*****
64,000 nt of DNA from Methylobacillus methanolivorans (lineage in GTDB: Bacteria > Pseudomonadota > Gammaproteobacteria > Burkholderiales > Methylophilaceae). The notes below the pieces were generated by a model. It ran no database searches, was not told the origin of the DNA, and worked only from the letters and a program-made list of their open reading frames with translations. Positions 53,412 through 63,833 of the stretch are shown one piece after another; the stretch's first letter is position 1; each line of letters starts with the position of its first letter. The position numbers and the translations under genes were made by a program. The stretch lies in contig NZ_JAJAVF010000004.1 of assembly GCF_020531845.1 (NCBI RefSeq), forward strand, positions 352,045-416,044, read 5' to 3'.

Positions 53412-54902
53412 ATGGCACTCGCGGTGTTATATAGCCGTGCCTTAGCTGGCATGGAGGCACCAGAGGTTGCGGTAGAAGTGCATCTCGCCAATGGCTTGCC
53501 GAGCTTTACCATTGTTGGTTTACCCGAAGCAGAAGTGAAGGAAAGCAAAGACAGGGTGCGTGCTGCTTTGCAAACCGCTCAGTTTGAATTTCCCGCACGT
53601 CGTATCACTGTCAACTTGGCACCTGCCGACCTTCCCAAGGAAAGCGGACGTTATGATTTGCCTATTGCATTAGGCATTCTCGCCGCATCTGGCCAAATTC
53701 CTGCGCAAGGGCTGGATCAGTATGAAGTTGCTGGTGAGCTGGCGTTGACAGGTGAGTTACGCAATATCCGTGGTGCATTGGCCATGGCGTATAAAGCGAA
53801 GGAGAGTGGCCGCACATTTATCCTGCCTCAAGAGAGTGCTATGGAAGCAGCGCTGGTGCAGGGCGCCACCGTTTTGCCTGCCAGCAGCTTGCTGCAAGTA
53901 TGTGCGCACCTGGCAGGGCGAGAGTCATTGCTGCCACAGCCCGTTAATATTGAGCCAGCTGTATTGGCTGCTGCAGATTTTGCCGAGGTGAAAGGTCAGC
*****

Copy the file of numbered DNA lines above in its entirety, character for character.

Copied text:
64,000 nt of DNA from Methylobacillus methanolivorans (lineage in GTDB: Bacteria > Pseudomonadota > Gammaproteobacteria > Burkholderiales > Methylophilaceae). The notes below the pieces were generated by a model. It ran no database searches, was not told the origin of the DNA, and worked only from the letters and a program-made list of their open reading frames with translations. Positions 53,412 through 63,833 of the stretch are shown one piece after another; the stretch's first letter is position 1; each line of letters starts with the position of its first letter. The position numbers and the translations under genes were made by a program. The stretch lies in contig NZ_JAJAVF010000004.1 of assembly GCF_020531845.1 (NCBI RefSeq), forward strand, positions 352,045-416,044, read 5' to 3'.

Positions 53412-54902
53412 ATGGCACTCGCGGTGTTATATAGCCGTGCCTTAGCTGGCATGGAGGCACCAGAGGTTGCGGTAGAAGTGCATCTCGCCAATGGCTTGCC
53501 GAGCTTTACCATTGTTGGTTTACCCGAAGCAGAAGTGAAGGAAAGCAAAGACAGGGTGCGTGCTGCTTTGCAAACCGCTCAGTTTGAATTTCCCGCACGT
53601 CGTATCACTGTCAACTTGGCACCTGCCGACCTTCCCAAGGAAAGCGGACGTTATGATTTGCCTATTGCATTAGGCATTCTCGCCGCATCTGGCCAAATTC
53701 CTGCGCAAGGGCTGGATCAGTATGAAGTTGCTGGTGAGCTGGCGTTGACAGGTGAGTTACGCAATATCCGTGGTGCATTGGCCATGGCGTATAAAGCGAA
53801 GGAGAGTGGCCGCACATTTATCCTGCCTCAAGAGAGTGCTATGGAAGCAGCGCTGGTGCAGGGCGCCACCGTTTTGCCTGCCAGCAGCTTGCTGCAAGTA
53901 TGTGCGCACCTGGCAGGGCGAGAGTCATTGCTGCCACAGCCCGTTAATATTGAGCCAGCTGTATTGGCTGCTGCAGATTTTGCCGAGGTGAAAGGTCAGC